NZ – Smacking Debate – Kiwi Polemicist – . Referendum on anti-smacking law: John Key gives the finger

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Kiwi Polemicist


• Referendum on anti-smacking law: John Key gives the finger

Posted: 26 Aug 2009 03:01 PM PDT

 

The comments button is at the bottom right of this post.

So, 87% of those who sent in a referendum response said that smacking should not be a criminal offence. Then John Key said:

 

“Up Yours” 

John Key also said

“The referendum result reinforces the message that New Zealand parents do not want to see themselves criminalised for a light smack” (source)

Ten out of ten John. For your information, section 59 of the crimes act does criminalise those parents who give a “light smack” for the “purposes of correction”.  You cannot “give parents comfort” that they will “not be criminalised for lightly smacking their children” unless you repeal the law. When you try to give comfort to parents whilst refusing to repeal the law you are like a fireman who tries to give comfort to a person trapped in a car whilst refusing to attempt to free that person.

87.4% of a representative sample of New Zealanders have sent this message to you. Why are you ignoring the message? Perhaps you have purchased Helen Clark’s jackboots. Perhaps you have forgotten that you are appointed to serve, not to rule.

I see that John Key will kill John Boscawen’s bill which aims to amend the anti-smacking law. Boscawen’s proposal would be a great improvement on the present situation, but it is still totalitarian in so far as it allows the state to control how parents respond when their children misbehave. When the state defines our “rights” it in fact limits our rights, and Boscawen’s bill would have this effect. Consider this: how did people become so dependent on the state that they think that the state must define what is good and acceptable parenting?

As I say, Boscawen’s proposal would be a great improvement on the present situation, but there are a couple of major flaws in it:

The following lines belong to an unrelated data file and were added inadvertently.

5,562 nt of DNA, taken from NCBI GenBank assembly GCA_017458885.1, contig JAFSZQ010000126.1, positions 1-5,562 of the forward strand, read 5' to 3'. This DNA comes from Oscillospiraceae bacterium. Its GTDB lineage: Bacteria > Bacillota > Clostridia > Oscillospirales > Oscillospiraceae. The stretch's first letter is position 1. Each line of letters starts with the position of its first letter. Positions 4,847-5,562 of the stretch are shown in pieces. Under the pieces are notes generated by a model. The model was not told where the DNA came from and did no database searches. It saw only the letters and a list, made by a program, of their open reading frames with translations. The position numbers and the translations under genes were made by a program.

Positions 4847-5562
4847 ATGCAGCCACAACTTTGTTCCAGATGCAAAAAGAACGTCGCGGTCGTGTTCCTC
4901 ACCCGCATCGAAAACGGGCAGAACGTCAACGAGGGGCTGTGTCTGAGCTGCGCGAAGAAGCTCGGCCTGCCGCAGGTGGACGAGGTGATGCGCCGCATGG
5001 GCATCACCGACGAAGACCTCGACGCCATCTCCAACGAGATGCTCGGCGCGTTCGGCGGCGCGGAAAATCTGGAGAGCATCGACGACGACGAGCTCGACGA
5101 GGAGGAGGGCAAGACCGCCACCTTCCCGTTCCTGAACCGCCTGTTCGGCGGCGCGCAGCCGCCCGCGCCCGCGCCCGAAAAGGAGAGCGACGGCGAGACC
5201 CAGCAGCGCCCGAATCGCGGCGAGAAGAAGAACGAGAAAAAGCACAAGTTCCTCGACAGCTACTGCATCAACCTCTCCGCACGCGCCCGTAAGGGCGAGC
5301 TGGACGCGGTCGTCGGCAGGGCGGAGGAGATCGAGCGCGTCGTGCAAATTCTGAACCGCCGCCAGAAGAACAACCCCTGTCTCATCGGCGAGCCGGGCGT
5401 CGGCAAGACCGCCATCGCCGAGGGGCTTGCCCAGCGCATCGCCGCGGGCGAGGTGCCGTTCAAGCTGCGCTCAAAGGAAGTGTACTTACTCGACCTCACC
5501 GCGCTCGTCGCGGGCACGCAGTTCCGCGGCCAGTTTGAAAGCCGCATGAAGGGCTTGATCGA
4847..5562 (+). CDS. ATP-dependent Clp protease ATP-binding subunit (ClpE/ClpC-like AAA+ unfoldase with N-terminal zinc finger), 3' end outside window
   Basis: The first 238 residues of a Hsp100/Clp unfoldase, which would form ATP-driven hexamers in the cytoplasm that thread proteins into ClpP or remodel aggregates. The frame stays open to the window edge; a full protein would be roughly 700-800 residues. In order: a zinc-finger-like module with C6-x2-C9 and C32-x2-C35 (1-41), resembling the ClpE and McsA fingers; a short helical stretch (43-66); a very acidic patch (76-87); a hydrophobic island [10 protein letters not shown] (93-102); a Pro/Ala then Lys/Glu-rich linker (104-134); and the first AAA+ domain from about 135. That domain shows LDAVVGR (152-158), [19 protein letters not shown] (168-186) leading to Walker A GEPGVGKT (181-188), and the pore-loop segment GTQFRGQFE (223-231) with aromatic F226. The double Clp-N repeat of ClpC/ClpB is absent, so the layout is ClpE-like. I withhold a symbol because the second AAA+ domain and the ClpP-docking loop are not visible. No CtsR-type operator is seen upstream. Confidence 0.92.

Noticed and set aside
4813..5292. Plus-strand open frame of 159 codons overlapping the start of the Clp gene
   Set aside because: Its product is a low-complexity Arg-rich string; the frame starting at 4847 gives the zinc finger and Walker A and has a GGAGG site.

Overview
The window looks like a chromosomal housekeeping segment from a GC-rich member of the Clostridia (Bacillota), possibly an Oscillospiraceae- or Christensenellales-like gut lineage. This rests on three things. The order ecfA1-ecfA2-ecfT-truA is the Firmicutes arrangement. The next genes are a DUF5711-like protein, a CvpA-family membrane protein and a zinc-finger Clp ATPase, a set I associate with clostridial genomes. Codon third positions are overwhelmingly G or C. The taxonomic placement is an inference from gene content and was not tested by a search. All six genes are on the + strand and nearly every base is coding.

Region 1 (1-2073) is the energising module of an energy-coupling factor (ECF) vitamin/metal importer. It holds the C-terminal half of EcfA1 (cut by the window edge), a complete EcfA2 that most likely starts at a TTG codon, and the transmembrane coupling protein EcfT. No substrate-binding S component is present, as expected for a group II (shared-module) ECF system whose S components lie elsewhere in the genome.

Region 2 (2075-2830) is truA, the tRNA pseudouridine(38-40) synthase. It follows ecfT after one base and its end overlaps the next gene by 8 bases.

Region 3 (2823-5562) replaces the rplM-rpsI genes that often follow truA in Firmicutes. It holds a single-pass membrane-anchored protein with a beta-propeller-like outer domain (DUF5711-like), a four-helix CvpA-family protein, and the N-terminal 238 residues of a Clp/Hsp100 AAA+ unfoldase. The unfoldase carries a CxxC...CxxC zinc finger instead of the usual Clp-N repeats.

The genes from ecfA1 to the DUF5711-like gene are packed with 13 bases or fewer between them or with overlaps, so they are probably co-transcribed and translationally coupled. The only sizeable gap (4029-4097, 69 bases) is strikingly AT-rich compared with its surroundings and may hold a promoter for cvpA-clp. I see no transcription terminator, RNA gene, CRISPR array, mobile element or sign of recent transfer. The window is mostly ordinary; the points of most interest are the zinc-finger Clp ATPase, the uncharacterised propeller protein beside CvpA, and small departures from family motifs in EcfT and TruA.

1.      It would criminalise cruel and degrading punishment. Whilst I am not in favour of this type of punishment, the problem is that these are subjective intangibles and thus the interpretation of the meaning of them is wide open: for example, a judge might decide that was degrading to smack a child in public and send a parent to prison for doing so.

2.      It would not allow the use of instruments. A good purpose-built smacking instrument, an example of which I have seen used, delivers trifling and transitory pain with extremely low risk of injury (because only a light swat is required to induce a corrective effect and the design makes it difficult to inflict injury). On the other hand, it is very easy to inflict bruising when smacking with a hand, and if Boscawen’s bill was passed you’d be a criminal for doing so.

The bottom line is this: the state has no right to control how parents respond when a child misbehaves. John Key should heed the message and decriminalise “light smacking”.

What do you think about John Key’s response to the referendum result?

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Tagged: anti-smacking referendum, classical liberalism, john boscawen, john key, new zealand, referendum, section 59 anti smacking law, sue bradford      

 

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